City council decides on policy for additional property owners to apply for short-term rentals in St. Charles

City of St. Charles council members are coming back to the table to talk about short-term rentals.
Published: Oct. 4, 2022 at 10:24 PM CDT|Updated: Oct. 5, 2022 at 7:17 AM CDT
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ST. LOUIS, Mo. (KMOV) - City of St. Charles council members came back to the table Tuesday night to talk about short-term rentals. This is a story News 4 has been following since the summer.

The potential is obvious to Jennifer Kohm as she walked through her second short-term rental property in St. Charles. Her investment has remained empty for the last two months.

“We went to close and found out as soon as we went to city hall on the closing date, we found out they no longer allowed the Airbnb to exist,” Kohm said.

News 4 was at that August 2nd city council meeting where city leaders decided to allow no more than 130 short-term rentals in residential areas, citywide. Also, it was decided these properties must be at least 500 feet apart.

“There’s a lot of people who bought property anticipating opening short-term rentals,” Mayor Dan Borgmeyer explained. “They say, ‘Hey we closed on this property, we made this investment, and now you’ve slammed the door down,’ and the council has been sensitive to that.”

On Tuesday, Councilmember Chris Kyle proposed a moratorium pausing the 500-foot buffer requirement for 20 days. The goal is to give people time to apply for permits, allowing them to use their property as a short-term rental.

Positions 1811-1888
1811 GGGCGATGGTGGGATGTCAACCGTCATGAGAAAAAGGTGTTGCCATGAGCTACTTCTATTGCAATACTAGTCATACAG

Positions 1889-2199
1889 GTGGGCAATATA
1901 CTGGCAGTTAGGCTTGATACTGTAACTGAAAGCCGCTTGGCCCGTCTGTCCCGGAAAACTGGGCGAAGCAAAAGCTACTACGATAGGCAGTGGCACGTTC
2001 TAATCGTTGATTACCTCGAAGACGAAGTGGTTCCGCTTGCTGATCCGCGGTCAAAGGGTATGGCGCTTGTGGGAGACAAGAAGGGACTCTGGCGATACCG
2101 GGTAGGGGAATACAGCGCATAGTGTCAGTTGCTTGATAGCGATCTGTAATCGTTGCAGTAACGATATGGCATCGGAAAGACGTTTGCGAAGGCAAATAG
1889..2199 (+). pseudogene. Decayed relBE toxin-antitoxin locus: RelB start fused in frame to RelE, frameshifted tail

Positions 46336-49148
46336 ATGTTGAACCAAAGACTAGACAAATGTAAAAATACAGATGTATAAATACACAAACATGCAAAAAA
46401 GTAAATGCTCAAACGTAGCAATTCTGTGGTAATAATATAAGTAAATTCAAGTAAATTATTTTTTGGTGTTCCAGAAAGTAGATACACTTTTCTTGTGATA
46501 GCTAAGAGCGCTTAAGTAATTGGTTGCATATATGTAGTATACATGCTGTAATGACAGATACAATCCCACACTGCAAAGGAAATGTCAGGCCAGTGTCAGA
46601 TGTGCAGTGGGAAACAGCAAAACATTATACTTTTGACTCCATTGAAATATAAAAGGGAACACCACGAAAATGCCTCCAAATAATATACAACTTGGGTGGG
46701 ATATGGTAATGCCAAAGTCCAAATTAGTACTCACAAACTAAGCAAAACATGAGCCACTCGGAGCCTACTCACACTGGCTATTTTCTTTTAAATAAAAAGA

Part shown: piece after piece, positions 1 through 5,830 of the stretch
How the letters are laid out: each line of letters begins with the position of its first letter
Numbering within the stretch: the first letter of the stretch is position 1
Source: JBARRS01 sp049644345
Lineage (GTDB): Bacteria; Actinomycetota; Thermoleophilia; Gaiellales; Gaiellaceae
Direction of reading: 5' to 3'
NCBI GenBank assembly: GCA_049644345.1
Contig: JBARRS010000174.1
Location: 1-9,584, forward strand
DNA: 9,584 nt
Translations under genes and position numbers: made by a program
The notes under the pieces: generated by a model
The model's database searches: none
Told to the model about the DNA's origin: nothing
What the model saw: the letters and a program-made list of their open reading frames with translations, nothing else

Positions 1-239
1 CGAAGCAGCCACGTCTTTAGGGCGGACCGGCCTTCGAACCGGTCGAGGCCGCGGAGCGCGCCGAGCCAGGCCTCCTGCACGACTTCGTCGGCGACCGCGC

When the 500-foot buffer is reinstated, it won’t apply to these new property owners. Mayor Borgmeyer said the city needs this to prosper.

“Lindenwood just went D1, there’s a stronger demand for those housing operations,” Mayor Borgmeyer shared. “For what we have going on economically, we predict a million more people in St. Charles per year, starting next year.”

“We can’t say we are going to bring a million more people in but not have more apartments, hotels, or STRs. There is a balance the city has to weigh in on and make a decision,” Borgmeyer added.

“We have very strict no-party policy,” Kohm shared. “We put it on bold print. We make sure they agree to it. We have a 10 p.m. noise cutoff. We’ve had neighbors come up and say thank you because they like our property as a neighbor over previous owners.”

Some residents fear these rentals will reduce the amount of housing available for families looking for a permanent home.

Realtor Dawn Begley said that’s not possible in St. Charles because of the distance buffer.

“I don’t see that at that impact for now. I think that’s market specific and we aren’t there at this time,” Begley said.

“It’s hard for people to absorb is this was a bedroom community 10, 20, 30 years ago, now it’s not. Now we are a viable, high tourist destination and now you have this demand,” Borgmeyer explained. “It’s impacting neighborhoods. I think the current ordinances will protect neighborhoods, in commercial areas, it’s wide open.”

As for Kohm, not being able to book guests at her sixth street property, is really a loss for St. Charles.

“It’s definitely increasing their values, bringing in life, and business which I see as a good thing,” Kohm said.

Tuesday night, the council decided there can only be 130 short-term rentals and they must be 500 feet apart. They also decided on a 20-day moratorium, which means individuals like Kohm will have to wait until Oct. 24 to apply for a permit allowing them to operate a short-term rental.